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October 17, 2004

David-And-Goliath Complex: I-AA Seeks Its Place In The Sun

FROM DIVISION I-AA SCHOOLS AND CONFERENCES come many voices calling for enhancements that would elevate the legitimacy of the football-only division as well as provide greater differentiation from the dominant Division I-A.

The impetus for change comes from widespread misunderstanding—much of it from people who should know better—about what exactly the I-AA classification means. A common misconception is that I-AA extends to all teams a school, when in fact it applies to football teams only.

D-1AA Gateway Conference Commissioner Patty Viverito expressed some frustration regarding this false impression, "[Division I-AA is] automatically characterized as a mid-major or something less than the top for all sports. The media in many ways is uneducable, and I'm not sure any amount of name-changing will change perception."

Ms. Viverito was referring to the possibility of changing the division’s classification to something other than I-AA (which is quite close to Division I-A).

Other enhancements proposed and under consideration include:

• Increasing television exposure for D1-AA. Recently ESPN and ESPN2 signed on to carry Division I-AA Football Championship.

• Changing the seeding process to allow seeding 16 teams. After the 9-11 attacks, seeding was reduced to reduce travel. The prevailing thought is that now it’s time to seed more teams.

• Allowing I-A teams to count a game each year against a I-AA team toward bowl eligibility. Current rules allow this only once every four years.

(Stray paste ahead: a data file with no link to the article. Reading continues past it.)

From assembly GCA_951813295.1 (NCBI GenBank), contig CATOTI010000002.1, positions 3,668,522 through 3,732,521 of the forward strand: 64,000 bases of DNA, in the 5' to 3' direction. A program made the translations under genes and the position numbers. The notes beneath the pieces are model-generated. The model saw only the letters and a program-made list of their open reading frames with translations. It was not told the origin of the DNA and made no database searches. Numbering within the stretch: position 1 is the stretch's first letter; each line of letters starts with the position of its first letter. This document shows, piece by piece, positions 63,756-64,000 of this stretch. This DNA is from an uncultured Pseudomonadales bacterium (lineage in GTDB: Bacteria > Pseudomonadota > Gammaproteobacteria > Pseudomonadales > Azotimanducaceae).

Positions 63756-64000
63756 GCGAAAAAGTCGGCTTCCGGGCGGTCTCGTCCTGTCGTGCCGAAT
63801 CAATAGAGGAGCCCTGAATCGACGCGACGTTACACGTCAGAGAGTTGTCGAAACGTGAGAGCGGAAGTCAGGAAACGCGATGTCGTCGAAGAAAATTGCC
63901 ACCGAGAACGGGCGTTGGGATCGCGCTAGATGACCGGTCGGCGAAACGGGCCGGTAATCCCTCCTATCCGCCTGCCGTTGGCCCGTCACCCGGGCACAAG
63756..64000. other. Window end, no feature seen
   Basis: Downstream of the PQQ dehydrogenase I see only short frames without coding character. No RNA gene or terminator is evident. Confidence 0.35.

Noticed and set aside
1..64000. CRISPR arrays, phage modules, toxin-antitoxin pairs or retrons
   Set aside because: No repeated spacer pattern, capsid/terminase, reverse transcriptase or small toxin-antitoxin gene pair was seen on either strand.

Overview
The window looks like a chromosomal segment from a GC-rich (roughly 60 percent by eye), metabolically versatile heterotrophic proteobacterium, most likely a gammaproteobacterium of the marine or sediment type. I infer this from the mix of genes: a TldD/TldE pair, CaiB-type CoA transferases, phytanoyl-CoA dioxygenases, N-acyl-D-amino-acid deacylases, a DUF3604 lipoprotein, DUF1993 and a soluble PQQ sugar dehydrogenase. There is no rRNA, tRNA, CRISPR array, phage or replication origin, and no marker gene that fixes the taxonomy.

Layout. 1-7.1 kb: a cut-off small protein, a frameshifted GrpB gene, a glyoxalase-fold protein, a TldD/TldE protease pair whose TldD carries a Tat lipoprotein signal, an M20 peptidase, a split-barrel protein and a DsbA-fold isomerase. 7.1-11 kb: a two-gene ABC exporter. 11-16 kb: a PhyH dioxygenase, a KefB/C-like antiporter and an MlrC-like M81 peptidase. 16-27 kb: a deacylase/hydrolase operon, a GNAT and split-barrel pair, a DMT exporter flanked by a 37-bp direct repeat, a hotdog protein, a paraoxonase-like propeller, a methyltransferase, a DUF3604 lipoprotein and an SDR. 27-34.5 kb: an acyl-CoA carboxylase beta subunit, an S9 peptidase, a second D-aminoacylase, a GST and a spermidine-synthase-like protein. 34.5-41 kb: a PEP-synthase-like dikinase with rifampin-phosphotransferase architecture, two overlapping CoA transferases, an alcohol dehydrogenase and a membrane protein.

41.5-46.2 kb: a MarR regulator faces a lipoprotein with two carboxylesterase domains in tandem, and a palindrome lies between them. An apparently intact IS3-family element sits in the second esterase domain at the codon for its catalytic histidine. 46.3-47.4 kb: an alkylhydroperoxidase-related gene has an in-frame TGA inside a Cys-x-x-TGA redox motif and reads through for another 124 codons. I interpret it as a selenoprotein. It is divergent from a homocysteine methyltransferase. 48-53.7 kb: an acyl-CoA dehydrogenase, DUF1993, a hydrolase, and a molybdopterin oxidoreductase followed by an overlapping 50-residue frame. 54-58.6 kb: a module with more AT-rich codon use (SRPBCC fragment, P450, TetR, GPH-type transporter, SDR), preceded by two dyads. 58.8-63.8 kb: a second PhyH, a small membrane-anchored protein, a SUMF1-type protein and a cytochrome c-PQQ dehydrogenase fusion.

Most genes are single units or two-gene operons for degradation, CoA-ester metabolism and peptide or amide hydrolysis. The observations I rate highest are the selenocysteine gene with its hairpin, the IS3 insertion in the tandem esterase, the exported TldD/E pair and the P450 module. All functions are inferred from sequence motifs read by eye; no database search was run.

• Changing the NCAA reimbursement structure, which is often insufficient to cover travel expenses for playoff teams.


Although these enhancements sound like they will make I-AA look quite like I-A, most I-AA member institutions claim they are not trying to be I-A.

Further, some schools have jumped to I-A without really thinking things through. New NCAA criteria this year—such as a minimum attendance average of 15,000—have made I-A eligibility more difficult. Some think the stricter standards are too tough, others don’t.

"We have so many schools that heed the siren's call and get dashed on the rocks as they move to I-A," said Doug Fullerton, commissioner of the Big Sky Conference.

The lure of I-A football has drawn many schools into its ranks. It has been fueled by a complex combination of ego, status, alumni pressure, administration derring-do and marketing to potential student applicants.

So I-A will continue to drive the bus, and I-AA will grab a seat wherever it can.

More later . . . .


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(this 402 word excerpt—with attendant commentary—was distilled from a 2281 word article from the NCAA News of 10-11-04)